• A coating composition was prepared as follows: cellulose ester 1, cellulose ester 2, and a plasticizer of low molecular weight were blended in acetone and purified water. The blend was sprayed onto the uncoated cores to obtain coated cores. The membrane coating weighed approximately between 8 and 20 mg. The membrane coating of each core was then perforated with laser equipment to form at least one passageway of 0.2-0.8 mm through the semipermeable coat.
  • In one embodiment, the binder is selected from the group consisting of poly(vinylpyrrolidone), povidone, copolyvidone, sodium carboxymethylcellulose, alginic acid, poly(ethylene glycol), guar gum, polysaccharide, bentonite clay, sugar, poloxamer, collagen, albumin, gelatin, poly(propylene glycol), hydroxypropyl methylcellulose, and poly(ethylene oxide); the cellulose ester is selected from the group consisting of cellulose acetate, cellulose acylate, cellulose fatty acid ester, and cellulose acetate phthalate; the plasticizer is selected from the group consisting of poly(ethylene glycol), low molecular weight polymer, citrate ester, triacetin, propylene glycol, glycerin, sorbitol lactate, ethyl lactate, butyl lactate, ethyl glycolate, and dibutylsebacate; the lubricant is selected from the group consisting of calcium stearate, magnesium stearate, mineral oil, stearic acid, and zinc stearate; the diluent is selected from the group consisting of microcrystalline cellulose, lactose, sucrose, mannitol, cellulose, starch, sorbitol, dibasic calcium phosphate, and calcium carbonate; and the glidant is selected from the group consisting of colloidal silica, cornstarch, talc, calcium silicate, magnesium silicate, colloidal silicon, and silicon hydrogel.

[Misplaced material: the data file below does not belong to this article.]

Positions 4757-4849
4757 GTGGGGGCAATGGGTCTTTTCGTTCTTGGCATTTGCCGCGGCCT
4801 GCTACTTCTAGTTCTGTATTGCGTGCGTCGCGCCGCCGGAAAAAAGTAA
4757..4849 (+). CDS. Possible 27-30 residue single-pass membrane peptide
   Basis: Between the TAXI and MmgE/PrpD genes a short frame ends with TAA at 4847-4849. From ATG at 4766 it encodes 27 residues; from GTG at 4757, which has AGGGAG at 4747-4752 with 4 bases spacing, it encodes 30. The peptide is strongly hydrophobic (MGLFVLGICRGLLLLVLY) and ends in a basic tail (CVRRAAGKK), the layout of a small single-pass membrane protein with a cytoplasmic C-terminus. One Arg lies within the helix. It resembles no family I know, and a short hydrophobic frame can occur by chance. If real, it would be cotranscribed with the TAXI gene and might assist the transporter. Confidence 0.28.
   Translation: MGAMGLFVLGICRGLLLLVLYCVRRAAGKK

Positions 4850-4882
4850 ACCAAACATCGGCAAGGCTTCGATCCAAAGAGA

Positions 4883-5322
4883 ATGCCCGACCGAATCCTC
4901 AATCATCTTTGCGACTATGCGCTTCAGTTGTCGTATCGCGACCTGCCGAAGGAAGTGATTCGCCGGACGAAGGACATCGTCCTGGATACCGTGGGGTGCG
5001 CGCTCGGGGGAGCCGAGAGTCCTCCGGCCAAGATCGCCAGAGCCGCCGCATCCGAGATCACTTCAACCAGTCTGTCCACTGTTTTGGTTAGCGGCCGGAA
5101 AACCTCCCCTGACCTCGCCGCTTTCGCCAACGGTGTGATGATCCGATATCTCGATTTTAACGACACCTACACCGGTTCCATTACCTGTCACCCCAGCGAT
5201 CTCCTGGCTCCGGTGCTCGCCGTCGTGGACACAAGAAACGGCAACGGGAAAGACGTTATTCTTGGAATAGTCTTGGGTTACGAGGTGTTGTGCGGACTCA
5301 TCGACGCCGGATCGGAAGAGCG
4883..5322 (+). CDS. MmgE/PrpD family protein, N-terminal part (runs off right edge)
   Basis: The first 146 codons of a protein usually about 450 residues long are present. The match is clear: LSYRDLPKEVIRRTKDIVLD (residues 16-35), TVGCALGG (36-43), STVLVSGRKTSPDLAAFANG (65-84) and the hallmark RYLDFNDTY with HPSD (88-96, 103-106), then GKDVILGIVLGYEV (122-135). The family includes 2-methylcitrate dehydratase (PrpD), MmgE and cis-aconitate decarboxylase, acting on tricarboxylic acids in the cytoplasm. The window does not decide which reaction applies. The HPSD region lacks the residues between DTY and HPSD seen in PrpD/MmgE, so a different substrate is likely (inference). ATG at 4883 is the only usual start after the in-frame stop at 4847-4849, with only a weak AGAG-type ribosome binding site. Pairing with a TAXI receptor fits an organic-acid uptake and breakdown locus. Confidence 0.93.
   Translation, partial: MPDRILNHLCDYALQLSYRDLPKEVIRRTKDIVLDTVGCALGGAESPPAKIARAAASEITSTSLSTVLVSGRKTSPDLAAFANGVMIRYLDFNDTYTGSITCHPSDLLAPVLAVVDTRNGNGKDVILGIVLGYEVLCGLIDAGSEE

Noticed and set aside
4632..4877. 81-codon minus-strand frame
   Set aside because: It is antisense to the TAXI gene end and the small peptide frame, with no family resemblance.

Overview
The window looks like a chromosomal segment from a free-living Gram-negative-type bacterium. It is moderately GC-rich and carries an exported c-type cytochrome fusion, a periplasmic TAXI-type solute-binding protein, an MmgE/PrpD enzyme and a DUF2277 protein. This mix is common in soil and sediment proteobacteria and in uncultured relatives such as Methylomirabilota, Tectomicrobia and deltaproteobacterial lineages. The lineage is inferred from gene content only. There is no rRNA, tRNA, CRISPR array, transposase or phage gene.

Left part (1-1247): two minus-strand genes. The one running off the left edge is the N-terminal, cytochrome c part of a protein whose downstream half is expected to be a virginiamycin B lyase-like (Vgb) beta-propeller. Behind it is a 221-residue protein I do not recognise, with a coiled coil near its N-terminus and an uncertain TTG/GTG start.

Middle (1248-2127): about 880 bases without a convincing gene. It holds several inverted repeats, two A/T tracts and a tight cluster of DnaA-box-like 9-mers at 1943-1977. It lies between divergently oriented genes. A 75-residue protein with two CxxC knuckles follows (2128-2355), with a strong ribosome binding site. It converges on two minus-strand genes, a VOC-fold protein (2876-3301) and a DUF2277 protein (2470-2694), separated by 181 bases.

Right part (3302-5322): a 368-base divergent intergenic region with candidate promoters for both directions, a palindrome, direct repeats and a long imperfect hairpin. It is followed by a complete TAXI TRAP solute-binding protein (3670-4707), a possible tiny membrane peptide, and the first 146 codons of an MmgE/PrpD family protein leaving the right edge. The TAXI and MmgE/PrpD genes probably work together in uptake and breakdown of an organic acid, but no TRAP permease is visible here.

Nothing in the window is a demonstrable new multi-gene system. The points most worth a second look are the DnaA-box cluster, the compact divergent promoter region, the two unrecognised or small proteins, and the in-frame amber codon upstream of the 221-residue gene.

• EXAMPLE 7
  • Three amantadine HCl osmotic device tablets of 300 mg strength, formulations T1, T2 and T3, were manufactured as described in Example 6. The controlled-release osmotic amantadine formulation T1 contains less than 6% of NaCl w/w, based upon the weight of the uncoated core, and more than 25% w/w of cellulose acetate grade 1, having 7-10% of hydroxyl groups and viscosity of 200-280 s, based upon the weight of the semipermeable The controlled-release osmotic amantadine formulation T2 contains more than 6% of NaCl w/w, based upon the weight of the uncoated core, and more than 25% w/w of cellulose acetate grade 1 based upon the weight of the semipermeable membrane. The controlled-release osmotic amantadine formulation T3 contains more than 6% of NaCl w/w, based upon the weight of the uncoated core, and less than 25% w/w of cellulose acetate grade 1 based upon the weight of the semipermeable membrane.
  • The average in vitro release profile obtained for 12 tablets for T1 formulation is disclosed in the table below, and in FIG. 8. The performance minimum and performance maximum represent release profiles for the approximate lower and upper limits, respectively, for release of amantadine HCl over a larger range of formulations T1.
    Perform. Perform.
    Time Average SD Avg. Min Avg. Max Minimum Maximum
    (hrs) (%) (%) (%) (%) (%) (%)
    1 1.9 1.0 0.0 3.8 0 4
    3 21.9 1.6 18.2 24.1 16 27
    5 45.8 4.2 38.9 51.1 35 59
    8 67.3 4.0 61.1 72.3 55 83
    12 89.1 2.5 85.7 93.3 77 100
    16 96.1 2.2 93.3 102.0 84 100
    24 99.0 2.9 95.2 105.7 86 100
  • The average in vitro release profile obtained for 12 tablets for T2 formulation is disclosed in the table below, and in FIG. 8. The performance minimum and performance maximum represent release profiles for the approximate lower and upper limits, respectively, for release of amantadine HCl over a larger range of formulations T2 according to the invention.
    Perform. Perform.
    Time Average SD Avg. Min Avg. Max Minimum Maximum
    (hrs) (%) (%) (%) (%) (%) (%)
    1 1.2 1.0 0.3 3.9 0 4
    3 12.3 3.9 6.0 18.4 5 20
    5 28.4 6.0 19.9 37.4 18 43
    8 53.3 6.4 43.8 63.2 39 73
    12 76.3 5.3 68.6 85.7 62 99